It is said: “A bow is a note drawn at sight. You are bound to acknowledge it immediately, and to the full amount.” It should be respectful, cordial, civil or familiar, according to circumstances. Between gentlemen, an inclination of the head, a gesture of the hand, or the mere touching of the hat is sufficient; but in bowing to a lady, the hat must be lifted from the head. If you know people slightly, you recognize them slightly; if you know them well, you bow with more familiarity. The body is not bent at all in bowing; the inclination of the head is all that is necessary.
If the gentleman is smoking, he withdraws his cigar from his mouth before lifting his hat to a lady, or if he should happen to have his hand in his pocket he removes it.
At the moment of the first meeting of the eyes of an acquaintance you bow. Any one who has been introduced to you, or any one to whom you have been introduced, is entitled to this mark of respect.
The bow is the touchstone of good breeding, and to neglect it, even to one with whom you may have a trifling difference, shows deficiency in cultivation and in the instincts of refinement. A bow does not entail a calling acquaintance. Its entire neglect reveals the character and training of the person; the manner of its observance reveals the very shades of breeding that exist between the ill-bred and the well-bred.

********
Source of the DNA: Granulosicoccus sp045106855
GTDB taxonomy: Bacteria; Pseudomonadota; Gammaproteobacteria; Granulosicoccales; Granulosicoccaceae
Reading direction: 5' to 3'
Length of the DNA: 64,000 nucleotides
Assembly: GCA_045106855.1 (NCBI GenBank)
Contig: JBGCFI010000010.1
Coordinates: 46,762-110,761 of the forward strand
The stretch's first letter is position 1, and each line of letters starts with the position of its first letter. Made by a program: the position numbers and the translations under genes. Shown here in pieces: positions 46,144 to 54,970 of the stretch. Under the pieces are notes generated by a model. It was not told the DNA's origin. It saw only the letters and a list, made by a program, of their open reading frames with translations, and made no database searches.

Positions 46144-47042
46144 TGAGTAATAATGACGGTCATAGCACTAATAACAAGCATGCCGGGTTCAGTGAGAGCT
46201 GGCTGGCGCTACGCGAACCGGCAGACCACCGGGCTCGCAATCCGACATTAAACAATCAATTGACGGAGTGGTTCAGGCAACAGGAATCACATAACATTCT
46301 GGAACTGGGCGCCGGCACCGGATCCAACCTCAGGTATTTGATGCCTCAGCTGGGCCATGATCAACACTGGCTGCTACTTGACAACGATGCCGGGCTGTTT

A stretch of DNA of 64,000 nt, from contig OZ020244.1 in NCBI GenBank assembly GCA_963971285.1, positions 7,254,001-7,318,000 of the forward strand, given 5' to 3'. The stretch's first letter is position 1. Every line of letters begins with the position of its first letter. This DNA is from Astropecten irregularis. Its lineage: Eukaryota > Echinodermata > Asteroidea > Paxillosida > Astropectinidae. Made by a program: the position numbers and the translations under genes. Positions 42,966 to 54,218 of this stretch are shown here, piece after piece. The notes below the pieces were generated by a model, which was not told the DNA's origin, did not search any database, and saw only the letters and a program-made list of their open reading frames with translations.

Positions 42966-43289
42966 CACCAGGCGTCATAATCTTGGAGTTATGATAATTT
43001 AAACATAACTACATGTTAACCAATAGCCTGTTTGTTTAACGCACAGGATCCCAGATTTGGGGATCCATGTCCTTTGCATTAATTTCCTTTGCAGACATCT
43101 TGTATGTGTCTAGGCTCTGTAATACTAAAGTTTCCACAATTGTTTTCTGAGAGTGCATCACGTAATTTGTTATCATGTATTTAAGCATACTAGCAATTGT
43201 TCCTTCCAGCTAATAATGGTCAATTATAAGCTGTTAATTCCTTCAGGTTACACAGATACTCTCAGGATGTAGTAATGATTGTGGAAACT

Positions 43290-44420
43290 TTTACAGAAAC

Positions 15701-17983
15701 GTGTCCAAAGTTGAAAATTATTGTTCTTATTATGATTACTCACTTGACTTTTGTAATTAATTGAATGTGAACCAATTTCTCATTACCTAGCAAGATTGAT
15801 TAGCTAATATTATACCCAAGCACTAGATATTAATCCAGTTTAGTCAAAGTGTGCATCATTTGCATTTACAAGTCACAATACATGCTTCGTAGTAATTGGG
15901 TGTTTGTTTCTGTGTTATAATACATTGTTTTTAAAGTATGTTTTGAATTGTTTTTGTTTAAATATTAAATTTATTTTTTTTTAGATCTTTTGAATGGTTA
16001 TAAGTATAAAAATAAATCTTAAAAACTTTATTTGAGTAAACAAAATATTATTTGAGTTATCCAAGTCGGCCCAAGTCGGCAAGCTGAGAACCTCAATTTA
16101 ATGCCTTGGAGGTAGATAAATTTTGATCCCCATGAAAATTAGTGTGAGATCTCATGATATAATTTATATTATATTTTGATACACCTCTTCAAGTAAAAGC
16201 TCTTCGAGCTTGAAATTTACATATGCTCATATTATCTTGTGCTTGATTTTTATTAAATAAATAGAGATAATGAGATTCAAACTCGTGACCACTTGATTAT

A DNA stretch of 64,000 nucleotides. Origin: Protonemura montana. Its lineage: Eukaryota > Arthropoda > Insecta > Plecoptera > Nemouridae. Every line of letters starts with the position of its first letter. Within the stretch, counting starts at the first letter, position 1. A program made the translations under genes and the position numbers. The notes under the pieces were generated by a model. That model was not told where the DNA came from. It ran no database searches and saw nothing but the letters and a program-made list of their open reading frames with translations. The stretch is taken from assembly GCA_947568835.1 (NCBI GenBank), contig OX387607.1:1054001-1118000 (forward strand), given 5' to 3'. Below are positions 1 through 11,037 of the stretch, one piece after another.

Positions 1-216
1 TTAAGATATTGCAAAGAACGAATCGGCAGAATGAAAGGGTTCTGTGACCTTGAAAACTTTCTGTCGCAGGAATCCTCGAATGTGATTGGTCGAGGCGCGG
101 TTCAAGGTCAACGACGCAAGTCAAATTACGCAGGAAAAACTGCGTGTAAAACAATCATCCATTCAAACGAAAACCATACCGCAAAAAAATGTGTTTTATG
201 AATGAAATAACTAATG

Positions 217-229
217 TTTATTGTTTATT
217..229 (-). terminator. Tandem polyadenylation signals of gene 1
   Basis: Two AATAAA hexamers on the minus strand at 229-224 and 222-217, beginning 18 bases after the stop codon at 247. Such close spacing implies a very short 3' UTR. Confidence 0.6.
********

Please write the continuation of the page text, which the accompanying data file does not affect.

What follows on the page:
RETURNING A BOW.
A gentleman walking with a lady returns a bow made to her, whether by a lady or gentleman (lifting his hat not too far from his head), although the one bowing is an entire stranger to him.
It is civility to return a bow, although you do not know the one who is bowing to you. Either the one who bows, knows you, or has mistaken you for some one else. In either case you should return the bow, and probably the mistake will be discovered to have occurred for want of quick recognition on your own part, or from some resemblance that you bear to another.
THE MANNER OF BOWING.
The manner in which the salutation of recognition is made, may be regarded as an unerring test of the breeding, training, or culture of a person. It should be prompt as soon as the eyes meet, whether on the street or in a room. The intercourse need go no further, but that bow must be made. There are but few laws which have better reasons for their observance than this. This rule holds good under all circumstances, whether within doors or without. Those who abstain from bowing at one time, and bow at another, should not be surprised to find that the person whom they have neglected, has avoided the continuation of their acquaintance.